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2018 Gaming Desktop (with pretty lights)

by tostitobandito


Part List View full price breakdown


Date Published

Nov. 26, 2018

Date Built

Nov. 23, 2018

CPU Clock Rate

3.6 GHz

CPU Temperature While Idle

30.0° C

CPU Temperature Under Load

80.0° C

GPU Core Clock Rate

2.115 GHz

GPU Effective Memory Clock Rate

1.9 GHz

GPU Temperature While Idle

40.0° C

GPU Temperature Under Load

70.0° C


New gaming PC to replace my circa-2011 Alienware Laptop (M17xR3) which I'd been using mostly as a desktop replacement. It still does surprisingly well, but the 7970M GPU is showing its age and can only really run less intensive games like Blizzard titles smoothly on high settings at 1080p. I'd procrastinated for the past couple years on building a replacement, but over the last few months I started building a list here. This machine will be used for gaming, and also for some occasional photo work in Lightroom.

I've had the machine together for a couple days now, and here's where I am in terms of clocks:

CPU stable @ 5.0GHz and 1.285v with no AVX offset

CPU stable @ 5.1GHz and 1.305v with no AVX offset. This is my 24/7 setting.

I tried for 5.2 but it was going to be in excess of 1.37v so there's no way it would be practical at all given the heat.

I've got the RAM overclocked from 3200 to 3600 without touching the timings or voltage.

GPU is stable @ 2130 core and 1950 memory. My best Time Spy score is here https://www.3dmark.com/spy/5450836 , currently #2 overall for this CPU/GPU combo. Load temp doesn't really exceed 70C.

Hardware overview/thoughts:

  • Intel - Core i9-9900K 3.6GHz 8-Core Processor --- I was originally planning on getting an 8700K or 8086K and delidding, but then the new CPU's were announced and I heard they had soldered IHS's. This saves me the time/money of delidding, so it's worth a bit of extra money. Also, 8 cores and 16 threads is fun to have.

  • Corsair - H150i PRO 47.3 CFM Liquid CPU Cooler --- It's a gen6 Asetek 360mm AIO. They're all pretty much the same. I'm replacing the fans with Noctuas, so I don't care about those either.

  • Asus - ROG MAXIMUS XI HERO (WI-FI) ATX LGA1151 Motherboard --- I like the Asus BIOS and features, and also wanted to have Aura Sync for RGB. The HERO has the same VRM's and power delivery as the CODE and FORMULA, so I didn't feel the need to get the more expensive boards.

  • G.Skill - Trident Z RGB 32GB (4 x 8GB) DDR4-3200 Memory --- I had settled on either G.Skill or Corsair for RAM, and wanted 32GB at 3000 or 3200. I figured RGB would be fun and though the G.Skill modules looked the best, so I waited until I saw some for cheap and snagged it. The RGB looks really good, probably the highlight of the case.

  • EVGA - GeForce RTX 2080 8GB XC ULTRA GAMING Video Card --- I had been planning on either a 1080ti or a 2080 and decided on the 2080 once 1080ti's started disappearing and becoming more expensive. It didn't seem worth it to me to buy a good 1080ti for $750-800 when I could get a 2080 for like $50 more. I got EVGA's XC Ultra because it was the nicest and beefiest card which was available from EVGA or Asus. It's the reference PCB same as the Nvidia FE cards, but it has a massive 3 slot cooler on it so it should do much better with thermals/noise. I would've considered the FTW or STRIX cards, but they unfortunately weren't out yet.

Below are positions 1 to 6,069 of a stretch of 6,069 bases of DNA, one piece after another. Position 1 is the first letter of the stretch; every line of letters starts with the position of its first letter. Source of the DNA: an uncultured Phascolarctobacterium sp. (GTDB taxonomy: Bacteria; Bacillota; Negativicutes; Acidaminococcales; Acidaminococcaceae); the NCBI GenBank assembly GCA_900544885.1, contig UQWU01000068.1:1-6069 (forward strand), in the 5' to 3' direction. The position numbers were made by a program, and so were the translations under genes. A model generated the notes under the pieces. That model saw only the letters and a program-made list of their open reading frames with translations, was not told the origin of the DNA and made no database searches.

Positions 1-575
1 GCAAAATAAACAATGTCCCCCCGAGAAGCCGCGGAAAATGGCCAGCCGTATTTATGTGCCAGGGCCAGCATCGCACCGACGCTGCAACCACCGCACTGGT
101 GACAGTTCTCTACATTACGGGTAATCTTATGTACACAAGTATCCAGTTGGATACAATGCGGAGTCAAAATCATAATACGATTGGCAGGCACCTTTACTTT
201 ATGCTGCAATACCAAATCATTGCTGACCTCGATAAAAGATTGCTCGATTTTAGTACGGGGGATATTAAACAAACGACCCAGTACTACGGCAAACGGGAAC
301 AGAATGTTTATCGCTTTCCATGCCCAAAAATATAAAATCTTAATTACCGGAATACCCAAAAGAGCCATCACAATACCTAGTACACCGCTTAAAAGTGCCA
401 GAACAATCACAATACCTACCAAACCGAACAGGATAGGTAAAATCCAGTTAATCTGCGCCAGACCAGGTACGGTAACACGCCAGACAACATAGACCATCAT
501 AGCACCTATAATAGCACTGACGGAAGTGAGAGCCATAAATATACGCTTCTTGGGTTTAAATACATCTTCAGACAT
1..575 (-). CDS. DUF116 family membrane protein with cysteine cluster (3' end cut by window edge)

• Samsung - 970 Pro 512GB M.2-2280 Solid State Drive --- This is the fastest SSD out there aside from the insanely expensive Optane units. This will be my boot drive, and 500 GB should be sufficient for all my currently-used applications and games as well. The 1 TB drives of this class are still too pricey.

  • Seagate - FireCuda 2TB 2.5" 5400RPM Hybrid Internal Hard Drive --- This will be my data drive. I went with 2.5 inch because of the case I selected. The 3.5 inch hard drive tray blocked both my bottom fan position and any 360mm radiator I might want to put in the front. So, I chose the biggest cheap 2.5 inch drive I could find which still had some degree of speed. Unfortunately they don't really make 7200 RPM 2.5 inch drives above 1 TB, so this hybrid thing will have to suffice.

  • Fractal Design - Meshify C Dark TG ATX Mid Tower Case --- I love the design of this case. It's small for an ATX mid-tower, so it's practical to have up on my desk without taking up a ton of space. It has great airflow with the mesh front, filters everywhere, and room for 7 fans as well as the largest radiators. The only con I can think of is that due to its shorter length you have to mind your GPU length if using a front radiator since you'll only have around 285-290mm of clearance. This excludes the longest cards out there unless you either put your radiator on top, or get creative in the front by doing some light modding and putting the fans or the radiator on the outside of the front of the chassis under the dust filter.

  • Corsair - HX Platinum 1000W 80+ Platinum Certified Fully-Modular ATX Power Supply --- It's a power supply, it's fully modular, and it's 1000W. Should be plenty of power for this build overclocked with all the LED's. It's a bit long in this smaller case, coming up to within an inch or so of the bottom fan, but it fits.

  • Noctua - NF-S12A PWM chromax.black.swap 63.3 CFM 120mm Fan --- Exhaust fans. These do over 60 CFM while making under 18 db at full throttle, which is silly. Most other case fans with similar airflow make 5-10 db more noise. I payed a bit extra to get versions which weren't brown. I have two of these exhausting out the top and one exhausting out the back. I got these instead of the NF-A12's because I didn't need the static pressure for exhaust and could save a bit of noise for the same airflow.